Michael E. Mann v. National Review and CEI, et al.
In July 2012, a CEI adjunct analyst posted a column on CEI’s blog, criticizing climate scientist Michael Mann and the 2010 investigation of his work by Penn State, where Dr. Mann teaches. Mann is a leading advocate of global warming alarmism, and was responsible for the controversial and much-disputed hockey stick temperature graph.
Shortly after being posted, the column, “The Other Scandal in Unhappy Valley,” was excerpted by syndicated columnist Mark Steyn in a piece on National Review Online. Dr. Mann demanded a retraction of the article by National Review and, several weeks later, by CEI as well. His demands were rejected. This article became the basis for Mann’s defamation lawsuit against CEI, the adjunct analyst who wrote the piece, National Review and Mark Steyn.
Mann filed his complaint in D.C. Superior Court in October 2012. The defendants responded with motions to dismiss, invoking D.C.’s Anti-SLAPP statute and resting on Mann’s status as public figure. These motions were denied, and three of the defendants (CEI, the adjunct analyst, and National Review) filed an interlocutory appeal of that denial with the District of Columbia Court of Appeals. In April 2014, the appeals court permitted this appeal to go forward on an expedited basis.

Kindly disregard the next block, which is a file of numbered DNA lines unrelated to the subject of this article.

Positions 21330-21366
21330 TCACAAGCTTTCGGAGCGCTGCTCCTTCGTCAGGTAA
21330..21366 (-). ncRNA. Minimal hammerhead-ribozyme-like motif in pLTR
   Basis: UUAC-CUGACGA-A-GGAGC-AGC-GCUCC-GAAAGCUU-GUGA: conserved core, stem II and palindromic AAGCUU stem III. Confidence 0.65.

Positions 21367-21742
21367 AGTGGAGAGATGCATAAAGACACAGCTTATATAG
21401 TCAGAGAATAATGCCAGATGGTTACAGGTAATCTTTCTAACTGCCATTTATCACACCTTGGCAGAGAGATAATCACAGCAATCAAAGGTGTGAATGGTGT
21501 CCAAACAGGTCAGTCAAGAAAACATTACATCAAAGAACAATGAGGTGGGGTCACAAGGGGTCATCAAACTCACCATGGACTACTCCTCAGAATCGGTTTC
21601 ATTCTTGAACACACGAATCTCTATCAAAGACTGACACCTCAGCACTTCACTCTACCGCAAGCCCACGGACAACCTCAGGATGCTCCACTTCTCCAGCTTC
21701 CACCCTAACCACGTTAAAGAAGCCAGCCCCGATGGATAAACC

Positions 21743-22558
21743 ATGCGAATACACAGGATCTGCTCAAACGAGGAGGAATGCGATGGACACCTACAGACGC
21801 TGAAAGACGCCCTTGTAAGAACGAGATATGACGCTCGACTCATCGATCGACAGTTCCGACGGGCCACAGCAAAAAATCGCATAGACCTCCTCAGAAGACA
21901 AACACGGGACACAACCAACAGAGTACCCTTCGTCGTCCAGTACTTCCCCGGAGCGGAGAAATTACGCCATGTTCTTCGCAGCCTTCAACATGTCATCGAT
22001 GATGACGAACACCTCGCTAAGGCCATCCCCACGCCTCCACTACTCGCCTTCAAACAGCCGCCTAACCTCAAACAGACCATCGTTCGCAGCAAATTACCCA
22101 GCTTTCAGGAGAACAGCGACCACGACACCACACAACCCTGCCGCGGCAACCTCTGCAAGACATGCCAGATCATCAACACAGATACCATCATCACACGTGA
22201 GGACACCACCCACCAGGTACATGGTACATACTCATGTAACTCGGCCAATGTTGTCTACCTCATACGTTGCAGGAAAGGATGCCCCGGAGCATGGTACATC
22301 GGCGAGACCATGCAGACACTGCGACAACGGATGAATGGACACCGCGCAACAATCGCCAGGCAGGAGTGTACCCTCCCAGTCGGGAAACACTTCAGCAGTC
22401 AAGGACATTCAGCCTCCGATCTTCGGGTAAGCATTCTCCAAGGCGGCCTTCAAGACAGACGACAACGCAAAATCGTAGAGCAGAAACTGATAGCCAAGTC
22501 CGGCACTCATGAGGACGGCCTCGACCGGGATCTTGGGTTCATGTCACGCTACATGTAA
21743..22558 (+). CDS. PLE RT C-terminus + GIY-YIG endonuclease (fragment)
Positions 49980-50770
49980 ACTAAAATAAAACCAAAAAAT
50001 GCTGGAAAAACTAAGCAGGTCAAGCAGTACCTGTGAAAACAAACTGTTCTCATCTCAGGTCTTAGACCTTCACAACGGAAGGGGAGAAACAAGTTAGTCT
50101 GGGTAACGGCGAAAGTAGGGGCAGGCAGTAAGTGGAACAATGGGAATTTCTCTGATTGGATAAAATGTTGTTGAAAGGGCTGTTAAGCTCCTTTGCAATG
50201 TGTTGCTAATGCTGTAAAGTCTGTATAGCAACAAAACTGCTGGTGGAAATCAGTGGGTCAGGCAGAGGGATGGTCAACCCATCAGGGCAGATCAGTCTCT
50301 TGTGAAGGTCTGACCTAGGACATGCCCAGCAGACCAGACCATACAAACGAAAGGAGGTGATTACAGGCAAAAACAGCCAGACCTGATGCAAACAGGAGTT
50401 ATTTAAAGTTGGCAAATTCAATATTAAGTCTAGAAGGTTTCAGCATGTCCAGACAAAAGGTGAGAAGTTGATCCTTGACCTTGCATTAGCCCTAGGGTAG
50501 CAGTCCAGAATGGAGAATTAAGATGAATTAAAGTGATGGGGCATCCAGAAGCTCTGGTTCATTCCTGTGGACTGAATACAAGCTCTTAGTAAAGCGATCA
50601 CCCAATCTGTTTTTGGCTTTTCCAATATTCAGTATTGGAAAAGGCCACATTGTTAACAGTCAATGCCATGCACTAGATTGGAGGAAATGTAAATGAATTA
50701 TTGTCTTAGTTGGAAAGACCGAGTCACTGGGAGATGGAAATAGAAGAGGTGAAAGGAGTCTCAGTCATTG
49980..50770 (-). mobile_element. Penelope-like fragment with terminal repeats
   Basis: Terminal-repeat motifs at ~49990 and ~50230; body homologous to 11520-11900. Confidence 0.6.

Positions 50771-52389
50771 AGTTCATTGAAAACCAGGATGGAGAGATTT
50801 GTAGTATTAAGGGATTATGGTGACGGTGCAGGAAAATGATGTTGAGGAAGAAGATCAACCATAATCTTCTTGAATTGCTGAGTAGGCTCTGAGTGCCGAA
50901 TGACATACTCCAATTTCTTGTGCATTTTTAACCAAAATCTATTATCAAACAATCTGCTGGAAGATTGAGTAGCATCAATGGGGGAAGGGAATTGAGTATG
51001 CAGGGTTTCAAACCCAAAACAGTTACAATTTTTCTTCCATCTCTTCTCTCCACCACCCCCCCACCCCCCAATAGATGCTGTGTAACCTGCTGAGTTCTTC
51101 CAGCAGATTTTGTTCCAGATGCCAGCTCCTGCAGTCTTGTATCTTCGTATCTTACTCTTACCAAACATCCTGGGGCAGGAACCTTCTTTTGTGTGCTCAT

A number of amicus briefs were filed in support of the defendants, on behalf of such organizations as the ACLU, the Reporters Committee for Freedom of the Press, Time, The Washington Post, and dozens of other major First Amendment entities. Oral argument was held in November 2014, before a three-judge panel.
Despite the fast-track status of the case, no ruling was issued until December 22, 2016. The court ruled against CEI, though it did dismiss several of Mann’s counts.
On January 19, 2017, the defendants petitioned for a rehearing en banc, arguing that the court’s decision violates basic principles of First Amendment law. The court held, for example, that several government reports that supposedly exonerated Mann foreclosed the possibility that the defendants’ criticized his work in good faith.
Among the amicus briefs filed in support of rehearing were those of two noted scientists who have been long-time critics of Mann’s work and professional behavior. We are awaiting a ruling on the rehearing petition.